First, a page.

Adaptive Memory: Animacy and the Method of Loci

Janell R Blunt, Purdue University


A functionalist approach to cognition assumes that people’s minds are tuned to process and remember information that benefits our survival or reproduction (Nairne, 2005). One source of information with potentially high fitness value is things that are alive and animate (Nairne, VanArsdall, Pandeirada, Cogdill, & LeBreton, 2013). The purpose of this dissertation was to explore the effects of using an ancient mnemonic – the method of loci – to examine memory for animate objects. Across four experiments, subjects used the method of loci to remember a list of animate or inanimate objects. I manipulated animacy by using animate or inanimate words (Experiments 1 and 4) or by using animate or inanimate images (Experiments 2, 3, and 4). In Experiment 1, memory for animate and inanimate words was tested in either the method of loci or a pleasantness ratings control condition. Subjects learned a list of words; half of the words were animate and the other half were inanimate. Subjects in both conditions recalled more animate than inanimate words. The animacy effect in the method of loci was smaller relative to the pleasantness condition. ^ Experiments 2 and 3 were concerned with using imagery to manipulate animacy. In Experiment 2, all subjects were given a list of inanimate words. In the animate condition, subjects were told to imagine the object was alive whereas in the inanimate condition, subjects were given no explicit instructions concerning animacy. There was no animacy effect in this experiment. In Experiment 3, subjects saw inanimate words paired with experimenter-generated descriptions of images, half of which were animate and half of which were inanimate. Subjects recalled more words that were paired with animate images than words that were paired with inanimate images, although this effect was not statistically significant. ^ Experiment 4 used a combination of animate words and images to examine the animacy effect. I factorially crossed word type (animate vs. inanimate) with image type (animate vs. inanimate) to explore the effect of adding animate and inanimate images to inanimate and inanimate words. There were main effects of word type and image type such that animate words were recalled more than inanimate words (as in Experiment 1) and words associated with animate images were recalled more than words associated with inanimate images (as in Experiment 3). Overall, the results of these four experiments suggest that the animacy effects persist in the method of loci. These results contribute to a growing body of evidence that suggest that animacy is a potent variable in memory.^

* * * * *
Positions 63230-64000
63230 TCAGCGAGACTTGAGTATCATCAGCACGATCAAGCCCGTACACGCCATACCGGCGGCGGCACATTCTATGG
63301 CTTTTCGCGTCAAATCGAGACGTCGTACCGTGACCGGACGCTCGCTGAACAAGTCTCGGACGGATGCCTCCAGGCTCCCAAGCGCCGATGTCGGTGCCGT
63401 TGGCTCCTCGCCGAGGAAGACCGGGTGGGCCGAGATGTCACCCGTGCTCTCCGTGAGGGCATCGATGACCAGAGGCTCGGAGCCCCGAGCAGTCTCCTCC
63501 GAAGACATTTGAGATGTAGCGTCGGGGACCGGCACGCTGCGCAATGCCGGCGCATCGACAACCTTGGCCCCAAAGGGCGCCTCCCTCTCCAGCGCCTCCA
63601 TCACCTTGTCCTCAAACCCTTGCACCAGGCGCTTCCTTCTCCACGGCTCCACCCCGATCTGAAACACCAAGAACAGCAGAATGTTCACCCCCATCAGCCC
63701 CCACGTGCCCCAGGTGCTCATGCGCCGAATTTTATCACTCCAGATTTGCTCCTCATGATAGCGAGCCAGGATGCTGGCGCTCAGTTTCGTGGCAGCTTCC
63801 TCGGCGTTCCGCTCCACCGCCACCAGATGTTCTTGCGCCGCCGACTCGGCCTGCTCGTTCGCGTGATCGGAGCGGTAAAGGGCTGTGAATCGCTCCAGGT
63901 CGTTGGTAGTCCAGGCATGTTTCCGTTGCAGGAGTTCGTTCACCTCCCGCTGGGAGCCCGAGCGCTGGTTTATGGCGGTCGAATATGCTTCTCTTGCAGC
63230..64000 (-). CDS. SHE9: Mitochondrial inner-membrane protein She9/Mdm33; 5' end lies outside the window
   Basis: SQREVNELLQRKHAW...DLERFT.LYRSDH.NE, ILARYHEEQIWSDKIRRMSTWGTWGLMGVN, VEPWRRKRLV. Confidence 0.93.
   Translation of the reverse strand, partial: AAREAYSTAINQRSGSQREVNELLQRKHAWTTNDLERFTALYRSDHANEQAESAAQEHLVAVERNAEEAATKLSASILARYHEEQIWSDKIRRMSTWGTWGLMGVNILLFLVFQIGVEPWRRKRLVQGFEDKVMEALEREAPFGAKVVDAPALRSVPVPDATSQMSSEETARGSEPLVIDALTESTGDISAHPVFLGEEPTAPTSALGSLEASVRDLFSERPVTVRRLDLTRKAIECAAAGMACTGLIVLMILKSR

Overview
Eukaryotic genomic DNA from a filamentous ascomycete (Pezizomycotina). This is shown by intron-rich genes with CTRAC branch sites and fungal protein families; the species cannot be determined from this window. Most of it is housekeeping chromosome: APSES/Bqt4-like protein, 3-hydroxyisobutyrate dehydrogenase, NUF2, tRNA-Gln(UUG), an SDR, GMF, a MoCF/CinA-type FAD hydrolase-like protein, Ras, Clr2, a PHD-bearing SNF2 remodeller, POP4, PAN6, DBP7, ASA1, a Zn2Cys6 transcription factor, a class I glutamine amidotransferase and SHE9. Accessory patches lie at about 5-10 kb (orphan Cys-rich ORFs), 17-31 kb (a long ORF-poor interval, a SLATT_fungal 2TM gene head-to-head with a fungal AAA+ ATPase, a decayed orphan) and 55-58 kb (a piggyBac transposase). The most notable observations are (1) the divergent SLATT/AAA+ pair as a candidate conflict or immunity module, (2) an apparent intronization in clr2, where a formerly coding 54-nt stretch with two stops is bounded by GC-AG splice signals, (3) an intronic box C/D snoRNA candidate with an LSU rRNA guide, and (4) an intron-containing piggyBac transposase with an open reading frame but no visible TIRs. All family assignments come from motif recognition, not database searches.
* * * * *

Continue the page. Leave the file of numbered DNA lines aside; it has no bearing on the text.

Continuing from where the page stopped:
Jeffrey D. Karpicke, Purdue University.

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